Scam emails cost people around the world billions of dollars each year. In Australia alone, in 2018, it is estimated that scammers took their victims for over AUD$500m (US$350m, £280m). And it isn't just individuals that are falling prey. Businesses are increasingly being targeted with fake invoices, phone messages and other malicious emails.
Indeed, cyber crime cost US businesses a collective $2.7bn in 2018, according to the FBI’s latest annual Internet Crime Report.
Last year, the FBI received more than 20,000 complaints from organisations about what it terms, ‘business email compromise’ (BEC), a catch-all phrase for a number of crimes that leverage tactics — like phishing, targeted email spoofing and other forms of credential theft — to facilitate the fraudulent transfer of funds.
While more sophisticated tools and attack vectors tend to garner sexier headlines, the report made it clear that many hackers are still able to make a good living, exploiting common social engineering methods like BEC to the tune of $1.2bn in lost or stolen profits.
In fact, the FBI’s Internet Crime Complaint Center (IC3) estimates global ‘exposed dollar losses’ to business email compromise fraud has swelled to $26bn globally over the last three years.
The $26 billion in exposed dollar losses include both actual losses and attempted BEC fraud, which occurred over 166,349 incidents in the US and rest of the world. Importantly to note, BEC scammers are targeting all ranges of businesses including small, medium and large organisations, according to the FBI.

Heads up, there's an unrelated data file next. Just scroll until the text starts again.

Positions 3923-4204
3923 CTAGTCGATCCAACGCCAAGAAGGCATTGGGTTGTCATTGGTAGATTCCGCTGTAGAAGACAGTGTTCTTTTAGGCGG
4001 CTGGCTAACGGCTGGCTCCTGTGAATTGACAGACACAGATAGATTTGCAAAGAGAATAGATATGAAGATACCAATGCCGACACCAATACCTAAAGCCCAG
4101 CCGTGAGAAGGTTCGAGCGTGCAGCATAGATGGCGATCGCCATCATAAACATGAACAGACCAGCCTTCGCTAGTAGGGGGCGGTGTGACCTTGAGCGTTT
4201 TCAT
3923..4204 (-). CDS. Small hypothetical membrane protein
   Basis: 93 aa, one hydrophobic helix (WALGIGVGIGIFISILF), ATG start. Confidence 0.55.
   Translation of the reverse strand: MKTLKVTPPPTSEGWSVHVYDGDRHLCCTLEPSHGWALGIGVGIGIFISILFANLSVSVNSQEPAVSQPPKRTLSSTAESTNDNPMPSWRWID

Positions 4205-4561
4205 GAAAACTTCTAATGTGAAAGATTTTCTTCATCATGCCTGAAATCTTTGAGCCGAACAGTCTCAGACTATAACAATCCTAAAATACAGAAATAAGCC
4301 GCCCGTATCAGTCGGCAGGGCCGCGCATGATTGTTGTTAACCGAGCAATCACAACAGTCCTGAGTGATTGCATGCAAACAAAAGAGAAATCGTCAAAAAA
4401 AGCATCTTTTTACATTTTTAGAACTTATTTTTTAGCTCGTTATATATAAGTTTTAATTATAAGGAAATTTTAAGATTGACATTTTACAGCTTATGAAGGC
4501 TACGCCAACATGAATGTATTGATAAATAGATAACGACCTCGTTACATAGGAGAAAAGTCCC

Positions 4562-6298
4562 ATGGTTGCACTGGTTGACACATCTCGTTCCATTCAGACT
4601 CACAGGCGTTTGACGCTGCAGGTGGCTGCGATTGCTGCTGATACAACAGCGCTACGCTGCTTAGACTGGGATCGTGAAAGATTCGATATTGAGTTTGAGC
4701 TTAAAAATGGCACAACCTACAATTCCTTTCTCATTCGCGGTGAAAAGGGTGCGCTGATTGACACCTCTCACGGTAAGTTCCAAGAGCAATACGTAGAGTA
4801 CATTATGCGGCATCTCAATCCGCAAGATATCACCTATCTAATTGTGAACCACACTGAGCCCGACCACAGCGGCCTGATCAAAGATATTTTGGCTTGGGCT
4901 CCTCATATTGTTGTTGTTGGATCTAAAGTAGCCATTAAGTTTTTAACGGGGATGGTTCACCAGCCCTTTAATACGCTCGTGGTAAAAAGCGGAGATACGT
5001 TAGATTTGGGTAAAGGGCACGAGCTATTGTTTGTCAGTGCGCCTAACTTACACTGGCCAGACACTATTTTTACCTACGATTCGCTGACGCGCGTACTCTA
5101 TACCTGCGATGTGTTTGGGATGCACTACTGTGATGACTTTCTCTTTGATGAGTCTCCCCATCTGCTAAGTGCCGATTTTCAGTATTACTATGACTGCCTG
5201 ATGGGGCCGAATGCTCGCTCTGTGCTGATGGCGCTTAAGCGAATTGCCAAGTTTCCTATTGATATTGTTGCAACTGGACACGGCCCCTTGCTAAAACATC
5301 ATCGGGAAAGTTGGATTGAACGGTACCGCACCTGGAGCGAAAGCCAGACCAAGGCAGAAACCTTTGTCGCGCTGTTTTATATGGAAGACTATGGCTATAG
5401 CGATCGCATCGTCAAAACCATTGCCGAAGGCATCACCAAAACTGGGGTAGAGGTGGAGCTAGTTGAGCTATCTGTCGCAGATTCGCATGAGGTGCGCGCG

So what can be done about scam emails? Re:scam them
Unfortunately, after sending 1,012,531 emails and wasting more than 5 years of scammers’ time, Re:scam has stopped operating. The Manufacturer is in touch with Re:scam to see if the initiative will be revived.
In 2017, New Zealand’s independent, non-profit online safety organisation, Netsafe, launched a system called Re:scam
Unlike most scam reporting options that require you to fill in long forms and rarely deliver any real results, with Re:scam you simply forward your scam email to [email protected] and it takes it from there.
While it is unlikely that Re:scam will bring the scammers to justice, a difficult (but not impossible) job for even the most well-resourced police department, it will at least slow them down. The system will employ a highly effective chatbot, with multiple personalities, to pretend to be a real person and respond to the scammer and waste as much of their time as is “in-humanly” (pun intended) possible.
You will even be sent a summary of the conversation the bot has had with the scammer and, as Netsafe writes on its website, “sometimes they can be quite funny!”
You can see a few examples of exchanges the video above. It looks brilliantly frustrating.
We might not be able to easily defeat scam or phishing emails. But hopefully we can slow down and frustrate the perpetrators of cyber crime with the help of Re:scam.
Statistics and employee awareness of scam emails
The following statistics were reported in victim complaints to the FBI’s IC3 between June 2016 and July 2019:
|Domestic and international incidents:
|Domestic and international exposed dollar loss:
|The following BEC/EAC statistics were reported in victim complaints to the IC3 between October 2013 and July 2019:
|Total U.S. victims:
|Total U.S. exposed dollar loss:
|Total non-U.S. victims:
|Total non-U.S. exposed dollar loss:
|The following statistics were reported in victim complaints to the IC3 between June 2016 and July 2019:
|Total U.S. financial recipients:
|Total U.S. financial recipient exposed dollar loss:
|Total non-U.S. financial recipients:
|Total non-U.S. financial recipient exposed dollar loss: